It is often seen alone, although is mixes with other small waders. Flocks of up to 40 birds are occasionally formed. It may feed throughout day or night.

Like most plovers, the Three-banded Plover has socially monogamous mating system. It is territorial and defends the territory aggressively by running or flying at intruders, another plover or a different species. Another defence display shows the bird bobbing its head up and down while giving a high-pitched whistle. This species is solitary nester.

The Three-banded Plover is mainly sedentary in its range, but it performs some erratic, poorly known, movements. In South Africa, these movements probably depend on rains. Longer movements may occur sometimes, and the birds may wander to higher elevations in some parts of the range, up to 2350 metres in Malawi.

The Three-banded Plover has long wings and tail, both conspicuous in flight, giving the bird an elongated appearance. These morphological features are not the most manoeuvrable, but the flight is rapid and easy.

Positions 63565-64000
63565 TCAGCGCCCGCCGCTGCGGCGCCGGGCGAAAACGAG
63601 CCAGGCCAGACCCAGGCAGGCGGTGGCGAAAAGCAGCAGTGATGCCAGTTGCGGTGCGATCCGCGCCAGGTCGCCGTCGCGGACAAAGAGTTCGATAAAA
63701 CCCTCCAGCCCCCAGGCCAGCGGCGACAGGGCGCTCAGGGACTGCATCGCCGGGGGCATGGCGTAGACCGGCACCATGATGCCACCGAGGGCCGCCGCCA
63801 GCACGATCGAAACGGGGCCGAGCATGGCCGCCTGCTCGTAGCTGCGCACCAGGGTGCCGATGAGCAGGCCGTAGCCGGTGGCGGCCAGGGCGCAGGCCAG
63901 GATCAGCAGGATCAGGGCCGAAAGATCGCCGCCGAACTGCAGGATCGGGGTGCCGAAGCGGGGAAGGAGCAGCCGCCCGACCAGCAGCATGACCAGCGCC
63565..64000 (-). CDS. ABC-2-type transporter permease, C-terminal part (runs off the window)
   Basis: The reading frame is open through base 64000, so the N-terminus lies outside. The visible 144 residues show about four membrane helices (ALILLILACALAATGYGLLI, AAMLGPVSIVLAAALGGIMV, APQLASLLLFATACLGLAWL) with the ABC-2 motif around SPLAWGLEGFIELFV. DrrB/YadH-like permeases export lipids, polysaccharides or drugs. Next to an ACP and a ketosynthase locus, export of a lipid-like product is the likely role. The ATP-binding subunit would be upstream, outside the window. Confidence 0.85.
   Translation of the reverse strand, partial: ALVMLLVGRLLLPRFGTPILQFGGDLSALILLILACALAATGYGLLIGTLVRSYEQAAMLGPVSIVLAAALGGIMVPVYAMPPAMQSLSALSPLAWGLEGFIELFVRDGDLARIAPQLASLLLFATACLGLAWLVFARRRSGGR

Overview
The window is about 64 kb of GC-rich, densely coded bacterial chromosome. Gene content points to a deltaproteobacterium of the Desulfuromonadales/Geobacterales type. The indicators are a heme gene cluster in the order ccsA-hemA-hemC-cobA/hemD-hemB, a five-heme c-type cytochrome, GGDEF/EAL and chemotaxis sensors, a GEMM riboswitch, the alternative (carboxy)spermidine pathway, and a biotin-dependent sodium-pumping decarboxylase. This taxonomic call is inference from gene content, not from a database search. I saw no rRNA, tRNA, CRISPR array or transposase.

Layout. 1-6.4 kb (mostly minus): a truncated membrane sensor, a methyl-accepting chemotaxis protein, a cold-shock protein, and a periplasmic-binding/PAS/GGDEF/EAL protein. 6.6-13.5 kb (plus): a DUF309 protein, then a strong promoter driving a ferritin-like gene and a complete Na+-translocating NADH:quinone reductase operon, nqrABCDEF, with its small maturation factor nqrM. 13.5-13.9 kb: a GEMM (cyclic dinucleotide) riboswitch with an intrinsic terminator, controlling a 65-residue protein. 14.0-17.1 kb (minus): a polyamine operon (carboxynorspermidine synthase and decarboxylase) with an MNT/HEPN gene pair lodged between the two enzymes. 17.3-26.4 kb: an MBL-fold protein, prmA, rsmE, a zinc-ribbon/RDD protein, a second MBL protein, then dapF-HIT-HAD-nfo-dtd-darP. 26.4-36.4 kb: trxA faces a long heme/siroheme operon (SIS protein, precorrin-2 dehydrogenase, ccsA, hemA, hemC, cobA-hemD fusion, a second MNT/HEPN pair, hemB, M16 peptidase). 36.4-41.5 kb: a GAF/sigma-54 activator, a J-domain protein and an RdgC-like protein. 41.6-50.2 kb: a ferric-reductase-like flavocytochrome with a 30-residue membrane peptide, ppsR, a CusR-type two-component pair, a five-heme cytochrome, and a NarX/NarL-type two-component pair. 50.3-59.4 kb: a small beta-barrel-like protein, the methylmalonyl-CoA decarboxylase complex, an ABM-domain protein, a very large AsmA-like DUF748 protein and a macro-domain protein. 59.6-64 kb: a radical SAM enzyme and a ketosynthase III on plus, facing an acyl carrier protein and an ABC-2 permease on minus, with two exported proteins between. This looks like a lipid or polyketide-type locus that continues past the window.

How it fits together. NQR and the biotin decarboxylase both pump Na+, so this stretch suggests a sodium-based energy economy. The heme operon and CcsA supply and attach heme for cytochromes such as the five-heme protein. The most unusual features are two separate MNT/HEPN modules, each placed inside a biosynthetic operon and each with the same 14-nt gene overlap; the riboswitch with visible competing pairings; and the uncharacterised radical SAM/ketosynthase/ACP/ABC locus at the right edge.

The breeding season varies depending on the range. The egg-laying season occurs almost year-round, with peak between July and December.
The Three-banded Plover nests in sand, shingle or dry mud. The nest is a shallow scrape, usually lined with dried materials, pieces of plants, pebbles and debris. It is placed close to the water.

The female lays 1-2 whitish eggs with black markings, making them invisible among stones and pebbles. Both adults share the incubation during 26-28 days, the female by day while the male defends the area, and the male by night while the female is feeding.
At hatching, the downy chicks have sandy, speckled black upperparts and a black median stripe, whereas the underparts are white. They are brooded during the first days and fed by both parents. They are able to fly about three weeks after hatching, and more strongly 10 days later. They remain sometimes 40-42 days with their parents. This species often produces two clutches per year.

The Three-banded Plover is fairly tolerant of disturbance, and the constructions of artificial water bodies involve new suitable habitats for this species.
The population is estimated at 70,000/140,000 mature individuals (Wetland International 2014).
The Three-banded Plover is currently evaluated as Least Concern.